Several finished Tsunami Bat Company bats on display with the Sequim company’s sign. Sequim Gazette photo by Conor Dowley.

Several finished Tsunami Bat Company bats on display with the Sequim company’s sign. Sequim Gazette photo by Conor Dowley.

Tsunami Bats crafting excellence in Sequim

Tsunami Bat Company

What: Custom bats for youths, adults

On the web: www.facebook.com/tsunamibatcompany

Contact: tsunamibats@gmail.com

If you spend time at a Sequim Little League game this spring, you might notice a new logo on some of the bats. That’s because the Tsunami Bat Company, a local business run by Gary and Brenda White, has been exploding in popularity thanks to well crafted and eye catching, colorful bats.

The Whites settled in Sequim to wind down their U.S. Coast Guard careers, and decided that after their retirement — Brenda retired in 2017 and Gary is on what is known as “terminal leave” until his retirement date this August — they would try their hand at making bats.

As a family of avid baseball fans, several of whom play themselves, they found they weren’t always happy with the quality of bats they bought and saw elsewhere, and felt that they could do something about it themselves.

Gary grew up in Sequim and has long loved woodworking; he built the trophy case at Sequim High School before he joined the Coast Guard. His passion meant that he knew what he wanted to see in the bats that he and his children were using, and that most of the bats he was seeing in stores weren’t giving him that. So he started looking into what he needed to do to make them.

Tsunami was born in the shop behind the Whites’ Happy Valley home.

The bats start out as billets, or 37-inch-long dowels of prime ash or maple wood, turned to a size slightly thicker than the bat will ultimately be. Gary turns the wood on a computer-driven CNC lathe – a high-end model made in Pennsylvania and used by many major bat manufacturers – that can take a billet and turn it onto a bat in just three minutes with precision.

He then takes the bats, cuts off the excess wood at either end, and sands the bats by hand.

“I need to make sure there’s no scratches or dings or anything before we move on,” Gary said.

That’s because the next step is Tsunami’s real signature – dyeing the bats. While most bat companies will simply dip their colored bats in lacquer and move on, Tsunami takes a unique approach instead of using stains to dye the bats.

Their hand-mixed dyes are applied carefully to the sanded bats in order to create a striking effect where the grain of the wood pops through to create eye-catching detail, especially if the bat is “flamed” first, where Gary takes a small blowtorch and runs it over the bat to blacken the grain.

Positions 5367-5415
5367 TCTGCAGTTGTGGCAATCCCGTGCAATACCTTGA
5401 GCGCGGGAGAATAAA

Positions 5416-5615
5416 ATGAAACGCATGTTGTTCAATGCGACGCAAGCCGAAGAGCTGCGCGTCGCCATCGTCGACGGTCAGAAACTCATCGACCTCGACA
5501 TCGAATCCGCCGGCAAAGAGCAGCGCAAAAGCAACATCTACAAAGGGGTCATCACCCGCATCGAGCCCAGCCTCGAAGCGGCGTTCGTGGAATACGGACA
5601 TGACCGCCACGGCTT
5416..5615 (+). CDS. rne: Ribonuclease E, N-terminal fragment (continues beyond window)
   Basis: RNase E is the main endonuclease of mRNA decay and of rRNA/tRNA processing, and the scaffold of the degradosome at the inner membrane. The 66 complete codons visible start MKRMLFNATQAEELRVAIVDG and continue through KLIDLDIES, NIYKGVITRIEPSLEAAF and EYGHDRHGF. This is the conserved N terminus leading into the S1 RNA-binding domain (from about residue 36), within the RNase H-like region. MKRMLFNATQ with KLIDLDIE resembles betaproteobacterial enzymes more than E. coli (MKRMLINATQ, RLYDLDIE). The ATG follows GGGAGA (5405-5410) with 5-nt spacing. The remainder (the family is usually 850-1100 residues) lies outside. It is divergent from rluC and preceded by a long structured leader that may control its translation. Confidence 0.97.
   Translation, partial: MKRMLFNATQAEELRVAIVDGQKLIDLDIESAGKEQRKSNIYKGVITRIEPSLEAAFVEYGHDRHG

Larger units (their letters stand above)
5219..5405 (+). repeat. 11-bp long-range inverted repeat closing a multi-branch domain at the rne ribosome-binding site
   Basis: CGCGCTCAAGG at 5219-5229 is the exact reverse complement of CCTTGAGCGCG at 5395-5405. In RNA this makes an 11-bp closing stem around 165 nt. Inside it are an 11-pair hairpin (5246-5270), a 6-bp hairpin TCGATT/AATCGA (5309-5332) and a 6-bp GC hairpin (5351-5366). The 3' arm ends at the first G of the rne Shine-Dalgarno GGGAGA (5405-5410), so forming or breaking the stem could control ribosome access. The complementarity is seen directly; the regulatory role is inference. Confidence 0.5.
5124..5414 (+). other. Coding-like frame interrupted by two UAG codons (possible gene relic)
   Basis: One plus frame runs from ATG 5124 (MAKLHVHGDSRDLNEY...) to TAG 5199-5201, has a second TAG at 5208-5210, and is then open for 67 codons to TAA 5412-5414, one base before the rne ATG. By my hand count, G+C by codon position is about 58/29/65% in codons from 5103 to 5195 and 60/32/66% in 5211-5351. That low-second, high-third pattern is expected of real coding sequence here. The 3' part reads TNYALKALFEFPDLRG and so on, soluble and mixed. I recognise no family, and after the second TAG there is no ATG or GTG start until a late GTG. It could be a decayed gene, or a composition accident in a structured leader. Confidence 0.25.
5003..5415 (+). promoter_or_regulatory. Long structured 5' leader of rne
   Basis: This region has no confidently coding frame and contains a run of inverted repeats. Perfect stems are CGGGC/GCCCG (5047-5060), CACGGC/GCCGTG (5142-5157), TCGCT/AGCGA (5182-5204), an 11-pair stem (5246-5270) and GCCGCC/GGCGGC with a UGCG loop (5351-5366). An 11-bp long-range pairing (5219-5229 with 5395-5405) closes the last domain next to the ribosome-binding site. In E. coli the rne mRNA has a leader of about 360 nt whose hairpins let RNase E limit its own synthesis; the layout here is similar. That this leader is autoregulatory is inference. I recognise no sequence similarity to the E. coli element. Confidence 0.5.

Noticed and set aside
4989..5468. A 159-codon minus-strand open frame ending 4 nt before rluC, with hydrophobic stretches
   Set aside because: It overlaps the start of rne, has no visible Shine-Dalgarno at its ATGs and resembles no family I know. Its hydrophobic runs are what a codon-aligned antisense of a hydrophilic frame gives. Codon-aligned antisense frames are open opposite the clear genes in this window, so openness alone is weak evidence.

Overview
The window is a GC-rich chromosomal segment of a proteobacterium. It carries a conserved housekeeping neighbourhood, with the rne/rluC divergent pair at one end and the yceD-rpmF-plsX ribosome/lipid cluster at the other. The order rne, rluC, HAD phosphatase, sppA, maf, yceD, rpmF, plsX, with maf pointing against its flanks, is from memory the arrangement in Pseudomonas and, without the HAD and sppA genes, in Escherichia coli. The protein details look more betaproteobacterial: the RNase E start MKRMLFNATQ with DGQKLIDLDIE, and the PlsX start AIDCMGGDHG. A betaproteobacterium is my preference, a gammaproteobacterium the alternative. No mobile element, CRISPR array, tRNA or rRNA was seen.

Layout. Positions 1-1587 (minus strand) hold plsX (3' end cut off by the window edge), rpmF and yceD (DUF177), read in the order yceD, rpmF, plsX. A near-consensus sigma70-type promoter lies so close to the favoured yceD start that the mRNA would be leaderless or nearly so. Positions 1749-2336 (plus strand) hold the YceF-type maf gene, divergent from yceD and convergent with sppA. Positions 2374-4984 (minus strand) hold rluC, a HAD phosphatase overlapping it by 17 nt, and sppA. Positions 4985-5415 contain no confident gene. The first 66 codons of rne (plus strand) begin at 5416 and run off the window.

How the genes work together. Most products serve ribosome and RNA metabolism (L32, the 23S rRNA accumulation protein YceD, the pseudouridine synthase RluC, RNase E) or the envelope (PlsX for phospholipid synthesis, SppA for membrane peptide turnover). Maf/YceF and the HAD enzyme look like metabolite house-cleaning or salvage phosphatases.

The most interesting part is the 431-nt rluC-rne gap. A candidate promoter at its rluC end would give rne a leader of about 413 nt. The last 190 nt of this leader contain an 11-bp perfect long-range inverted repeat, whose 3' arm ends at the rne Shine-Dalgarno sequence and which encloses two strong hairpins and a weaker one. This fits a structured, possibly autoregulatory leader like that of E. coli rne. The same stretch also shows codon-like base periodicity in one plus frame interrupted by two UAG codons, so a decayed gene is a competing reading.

The colors of Tsunami’s bats stand out, but they say the quality is excellent as well — noting they only use the best wood they can to make the best-performing bats.

Given how expensive baseball bats tend to be these days – with little league metal bats often costing more than $100 and high-end wood bats often approaching $200 – getting a bat that will perform well and actually last is a must, especially with cheaper options being easier to break. Having a bat that can stand up to the rigors of the game is a must, White said.

Because of the relative small size of their company right now – currently it’s just Gary crafting the bats and Brenda running the marketing and logistics side of things, with occasional volunteer help from family – means that while the quality of their bats compare to the best pro bat makers, the cost isn’t nearly the same. Their bats cost $90 for a fully customized pro-grade adult bat – compared to the and $60 for a youth model.

Their work is customizable, with everything from the style of the bat to the colors of the dye to being able to add simple images to the engraving available as options.

Batting around

Tsunami Bats was founded in June 2018, though they’re only just recently started to kick into full gear. They spent most of their first year in business getting established and ironing out their process and methods, and now that Gary went on leave a little more than a month ago, work is picking up.

“I’ve probably filled more orders and made more bats in the last month than I had in the seven months before that,” Gary said.

He says he can make about 15 bats a day from start to finish, and is working on seeing what he can do to add to that count.

With the company making more inroads with high schools and little league groups in both Sequim and Port Angeles, the couple anticipates things are only going to get busier for the local business.